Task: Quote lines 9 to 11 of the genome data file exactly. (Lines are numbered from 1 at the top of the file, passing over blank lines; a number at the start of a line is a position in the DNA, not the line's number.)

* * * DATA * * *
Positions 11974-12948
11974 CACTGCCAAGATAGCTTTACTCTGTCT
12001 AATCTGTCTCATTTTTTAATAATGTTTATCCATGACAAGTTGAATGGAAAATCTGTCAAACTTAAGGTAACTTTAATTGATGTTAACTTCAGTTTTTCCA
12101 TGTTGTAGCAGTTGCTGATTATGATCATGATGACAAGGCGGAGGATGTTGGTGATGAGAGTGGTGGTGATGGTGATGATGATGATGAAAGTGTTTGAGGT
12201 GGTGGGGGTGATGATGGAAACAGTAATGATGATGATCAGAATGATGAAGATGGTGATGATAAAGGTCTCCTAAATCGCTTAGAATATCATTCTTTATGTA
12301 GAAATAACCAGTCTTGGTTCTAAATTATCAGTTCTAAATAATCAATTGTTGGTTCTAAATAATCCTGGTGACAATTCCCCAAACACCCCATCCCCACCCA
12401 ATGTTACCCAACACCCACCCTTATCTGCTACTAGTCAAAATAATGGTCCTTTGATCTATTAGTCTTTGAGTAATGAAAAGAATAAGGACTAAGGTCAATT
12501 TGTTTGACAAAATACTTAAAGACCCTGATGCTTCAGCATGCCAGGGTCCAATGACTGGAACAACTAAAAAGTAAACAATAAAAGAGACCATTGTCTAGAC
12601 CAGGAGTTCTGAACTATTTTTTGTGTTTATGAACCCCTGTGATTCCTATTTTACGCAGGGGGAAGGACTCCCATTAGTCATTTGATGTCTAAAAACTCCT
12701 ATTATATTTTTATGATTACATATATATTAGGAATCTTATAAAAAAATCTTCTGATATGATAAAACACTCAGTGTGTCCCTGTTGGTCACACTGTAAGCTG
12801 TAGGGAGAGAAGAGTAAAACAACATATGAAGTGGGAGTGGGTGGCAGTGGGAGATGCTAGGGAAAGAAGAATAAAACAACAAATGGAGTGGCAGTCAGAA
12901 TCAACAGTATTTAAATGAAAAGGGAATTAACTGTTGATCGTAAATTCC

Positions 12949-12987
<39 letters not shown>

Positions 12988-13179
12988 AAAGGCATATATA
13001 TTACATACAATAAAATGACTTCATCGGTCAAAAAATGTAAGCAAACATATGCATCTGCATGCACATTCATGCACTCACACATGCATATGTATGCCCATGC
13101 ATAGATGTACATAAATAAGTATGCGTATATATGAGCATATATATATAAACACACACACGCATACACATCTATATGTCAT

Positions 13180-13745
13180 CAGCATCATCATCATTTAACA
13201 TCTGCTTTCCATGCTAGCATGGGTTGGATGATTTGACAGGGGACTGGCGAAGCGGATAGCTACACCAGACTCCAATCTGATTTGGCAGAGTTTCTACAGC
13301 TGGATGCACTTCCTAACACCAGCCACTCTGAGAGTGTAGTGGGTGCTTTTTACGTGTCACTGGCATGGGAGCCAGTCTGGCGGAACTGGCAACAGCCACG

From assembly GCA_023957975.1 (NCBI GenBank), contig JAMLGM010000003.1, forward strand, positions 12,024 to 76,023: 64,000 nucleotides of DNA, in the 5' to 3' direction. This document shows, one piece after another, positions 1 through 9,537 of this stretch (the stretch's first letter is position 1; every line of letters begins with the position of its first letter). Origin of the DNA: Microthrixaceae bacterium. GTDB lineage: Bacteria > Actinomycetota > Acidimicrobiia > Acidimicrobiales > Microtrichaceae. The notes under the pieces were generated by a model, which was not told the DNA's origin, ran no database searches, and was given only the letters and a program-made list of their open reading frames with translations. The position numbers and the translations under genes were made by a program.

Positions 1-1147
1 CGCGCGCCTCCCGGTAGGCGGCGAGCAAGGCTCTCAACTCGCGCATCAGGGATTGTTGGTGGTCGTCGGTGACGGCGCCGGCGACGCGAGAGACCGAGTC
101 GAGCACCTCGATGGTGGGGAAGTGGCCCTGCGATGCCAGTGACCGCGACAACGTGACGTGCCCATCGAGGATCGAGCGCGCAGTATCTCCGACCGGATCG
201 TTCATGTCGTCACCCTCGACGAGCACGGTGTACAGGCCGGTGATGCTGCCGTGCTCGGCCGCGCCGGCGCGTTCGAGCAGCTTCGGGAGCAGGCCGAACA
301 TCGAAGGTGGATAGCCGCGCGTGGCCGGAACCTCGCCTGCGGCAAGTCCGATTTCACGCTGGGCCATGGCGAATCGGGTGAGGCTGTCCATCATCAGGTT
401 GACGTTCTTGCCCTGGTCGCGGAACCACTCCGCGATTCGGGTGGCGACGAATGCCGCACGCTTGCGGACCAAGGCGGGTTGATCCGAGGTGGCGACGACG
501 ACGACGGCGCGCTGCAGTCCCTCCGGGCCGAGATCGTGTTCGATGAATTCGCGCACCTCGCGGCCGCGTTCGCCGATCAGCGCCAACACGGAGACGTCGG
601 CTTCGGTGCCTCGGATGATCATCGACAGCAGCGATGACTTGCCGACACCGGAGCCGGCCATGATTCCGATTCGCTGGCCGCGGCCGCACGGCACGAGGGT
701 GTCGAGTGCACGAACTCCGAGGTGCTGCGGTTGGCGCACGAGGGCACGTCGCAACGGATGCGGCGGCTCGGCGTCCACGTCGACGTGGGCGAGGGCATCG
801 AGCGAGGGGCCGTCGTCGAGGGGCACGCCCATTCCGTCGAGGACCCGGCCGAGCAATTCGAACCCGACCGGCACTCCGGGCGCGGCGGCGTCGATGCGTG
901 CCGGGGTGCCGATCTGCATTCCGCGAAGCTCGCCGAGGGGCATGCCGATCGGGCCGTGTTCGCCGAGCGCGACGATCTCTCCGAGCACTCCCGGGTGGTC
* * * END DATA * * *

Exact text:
12601 CAGGAGTTCTGAACTATTTTTTGTGTTTATGAACCCCTGTGATTCCTATTTTACGCAGGGGGAAGGACTCCCATTAGTCATTTGATGTCTAAAAACTCCT
12701 ATTATATTTTTATGATTACATATATATTAGGAATCTTATAAAAAAATCTTCTGATATGATAAAACACTCAGTGTGTCCCTGTTGGTCACACTGTAAGCTG
12801 TAGGGAGAGAAGAGTAAAACAACATATGAAGTGGGAGTGGGTGGCAGTGGGAGATGCTAGGGAAAGAAGAATAAAACAACAAATGGAGTGGCAGTCAGAA